There is much more to safe boating than red, right, return. No matter how long you’ve been on the water, experience does not always equate to safety. Complacency is a dangerous mindset on the water.
Regardless of how you recreate on the water, wear a life vest and know how to use it. There are numerous styles of vests now available that won’t get in the way of your liquid fun. If you have your vest, it also allows you to make a rescue by swimming or throwing the device.
Some basic questions to ask of yourself and of your crew before heading out;
• Does your spouse know how to start the boat?
• Do passengers, other than you, know how to make a mayday call?
• If you fall overboard, can they pull the anchor, start the boat, and maneuver it to rescue you?
• Does your crew/family know where the electronic beacons are located?
• Does your 12 year old child know where the fire extinguisher is? (And can they actually use it?)
Make sure anyone who boards your vessel understands these basic skills. If the skipper becomes the person in the water or unconscious, and no one else knows the safety protocols or equipment, the emergency is compounded.
Everyone on board should know where the radio is, what channel to broadcast an emergency on, and how to properly initiate a call to the Coast Guard. Always have a float plan and let someone know your schedule.
If you are on a craft (especially a stand-up paddleboard or kayak) without a radio, put some thought into how to deal with an emergency before it happens. Always have a float plan, let someone know where you are going and when you are due back.
Consider pyrotechnic devices, such as smoke and hand flares for emergencies or spend the money for a personal electronic locator beacon. They can be expensive, but $150 bucks is a small price to pay to save your life.
Regardless of the type of rescue device, know how to use it. The time to understand how to set off a rocket flare isn’t when your boat is on fire and you’re in the water. A few minutes of instruction on the dock can save lives.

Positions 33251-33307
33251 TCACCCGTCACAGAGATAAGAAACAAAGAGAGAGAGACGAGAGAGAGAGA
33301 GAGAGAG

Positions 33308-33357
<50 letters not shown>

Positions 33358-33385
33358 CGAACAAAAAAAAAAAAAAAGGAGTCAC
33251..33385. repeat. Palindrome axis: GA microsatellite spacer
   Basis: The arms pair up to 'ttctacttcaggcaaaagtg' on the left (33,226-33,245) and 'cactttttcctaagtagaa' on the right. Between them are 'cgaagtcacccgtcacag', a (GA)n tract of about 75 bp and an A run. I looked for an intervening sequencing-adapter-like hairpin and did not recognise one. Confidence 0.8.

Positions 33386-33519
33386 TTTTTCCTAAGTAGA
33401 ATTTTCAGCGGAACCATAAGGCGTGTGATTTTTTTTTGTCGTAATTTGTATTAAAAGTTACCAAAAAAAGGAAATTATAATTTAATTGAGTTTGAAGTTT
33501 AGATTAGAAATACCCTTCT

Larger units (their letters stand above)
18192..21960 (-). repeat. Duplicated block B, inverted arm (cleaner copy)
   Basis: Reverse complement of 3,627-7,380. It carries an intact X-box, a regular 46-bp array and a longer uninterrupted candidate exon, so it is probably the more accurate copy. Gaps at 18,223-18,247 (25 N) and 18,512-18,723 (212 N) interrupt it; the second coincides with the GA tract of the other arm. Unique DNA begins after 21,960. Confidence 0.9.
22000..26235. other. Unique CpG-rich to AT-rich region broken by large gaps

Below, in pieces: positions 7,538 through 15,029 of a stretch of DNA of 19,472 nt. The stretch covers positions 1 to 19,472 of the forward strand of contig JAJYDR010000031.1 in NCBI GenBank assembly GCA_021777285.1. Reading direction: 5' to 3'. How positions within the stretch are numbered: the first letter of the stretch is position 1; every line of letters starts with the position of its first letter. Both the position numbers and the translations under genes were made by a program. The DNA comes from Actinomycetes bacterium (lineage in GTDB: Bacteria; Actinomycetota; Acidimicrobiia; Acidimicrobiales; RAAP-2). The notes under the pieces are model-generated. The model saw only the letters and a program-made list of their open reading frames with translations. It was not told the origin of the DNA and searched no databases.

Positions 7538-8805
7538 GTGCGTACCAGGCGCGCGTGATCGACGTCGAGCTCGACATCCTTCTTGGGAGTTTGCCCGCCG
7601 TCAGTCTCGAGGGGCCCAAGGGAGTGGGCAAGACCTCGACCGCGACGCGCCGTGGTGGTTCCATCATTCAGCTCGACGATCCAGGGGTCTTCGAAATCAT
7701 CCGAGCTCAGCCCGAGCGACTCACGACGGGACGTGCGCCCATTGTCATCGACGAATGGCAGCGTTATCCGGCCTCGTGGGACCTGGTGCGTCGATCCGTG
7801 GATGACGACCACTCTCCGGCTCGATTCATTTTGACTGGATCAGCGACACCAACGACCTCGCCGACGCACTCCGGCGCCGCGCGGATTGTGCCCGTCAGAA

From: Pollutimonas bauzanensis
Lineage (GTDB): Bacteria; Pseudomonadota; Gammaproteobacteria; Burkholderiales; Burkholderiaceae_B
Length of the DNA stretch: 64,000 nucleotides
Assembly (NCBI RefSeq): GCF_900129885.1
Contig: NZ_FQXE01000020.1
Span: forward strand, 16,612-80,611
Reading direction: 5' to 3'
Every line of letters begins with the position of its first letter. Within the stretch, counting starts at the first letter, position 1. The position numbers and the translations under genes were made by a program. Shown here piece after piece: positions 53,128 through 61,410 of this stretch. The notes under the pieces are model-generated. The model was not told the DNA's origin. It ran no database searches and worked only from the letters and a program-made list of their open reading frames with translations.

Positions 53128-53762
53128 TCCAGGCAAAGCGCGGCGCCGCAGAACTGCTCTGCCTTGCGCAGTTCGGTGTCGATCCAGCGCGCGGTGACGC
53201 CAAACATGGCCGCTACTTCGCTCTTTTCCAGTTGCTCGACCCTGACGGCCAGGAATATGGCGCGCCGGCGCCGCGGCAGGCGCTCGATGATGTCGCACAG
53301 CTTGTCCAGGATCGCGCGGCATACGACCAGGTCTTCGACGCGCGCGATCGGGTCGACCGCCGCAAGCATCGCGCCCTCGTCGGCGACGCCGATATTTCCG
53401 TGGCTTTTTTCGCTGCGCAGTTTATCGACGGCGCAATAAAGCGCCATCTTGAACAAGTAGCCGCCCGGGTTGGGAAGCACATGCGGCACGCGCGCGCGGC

Also, everyone on board should know how to use a fire extinguisher. Use the PASS Technique; Pull, Aim, Squeeze, and Sweep. Pull the pin, Aim at the base of the fire, Squeeze the handle, Sweep back and forth.
I recommended expending your boat and home fire extinguisher every 3-5 years as practice. This allows for realistic use of the device and is worth the cost of a recharge. This ensures you, your crew and your family have some experience and a completely charged device.
Always have at least two people on board a vessel that have basic boating knowledge. If the only person who knows how to operate the boat ends up in the water, any safety plans go right with them. And don’t let anyone, especially children, bow ride on a vessel, sail or powerboat. This practice leads to numerous injuries and drownings every year in this country.
Prevention is the best way to survive a water emergency. No trip, no fish, no good time is worth a life. If conditions are bad then simply don’t go out.
Cold Water Immersion
Cool/cold water may be the single greatest water hazard. Your survival time is not measured in hours or even minutes, but often in seconds in cold water temperatures. Very few people involved in water emergencies actually perish from hypothermia. That sounds counterintuitive, but most drowning victims in these conditions have perished long before they can go hypothermic.
This phenomenon is referred to as cold water immersion and the symptoms rapidly lead to drowning.
The most critical stage of cold-water immersion is called the Cold-Water Shock Response. When thrust into cold water a human will involuntarily gasp uncontrollably, leading to the aspiration of water. Additional symptoms that will compound the danger are hyperventilation and increased heart rate, which results in rapid drowning.
What to Do
Slow deep breathing is the only remedy to the shock response. This can be difficult to accomplish. However, if you maintain slow deep breaths the effects will slowly begin to ebb. Don’t perform any other actions, even helping others, until your breathing is under control.
The HELP Position
The technique that works best for individual hypothermia mitigation is the Heat Escape Lessening Posture/Position or HELP position.
Grab the front or back of your knees and keep tight. (This cannot be accomplished effectively without a life vest or flotation aid.) Don’t squeeze too strongly a moderate grip is sufficient. Then slightly lean your head back and go with the flow. If for any reason you can’t grab your knees, try and keep your legs together. This will still offer some protection, by minimizing water flow over the body.
The HELP position extends survival time by lessening heat by minimizing water flow across the body and by keeping the body in the warmest part of the water column.
You cannot effectively move in the HELP position, but saving energy is the point.
Ben Rayner is a former underwater-egress and sea-survival instructor. He is an award-winning investigative journalist. His articles and features have seen print in a wide variety of marine and aviation industry publications. Rayner is executive director of Water Emergency Training, Inc., (www.wateremergencytraining.org/) a nonprofit organization dedicated to saving lives through drowning prevention education and training.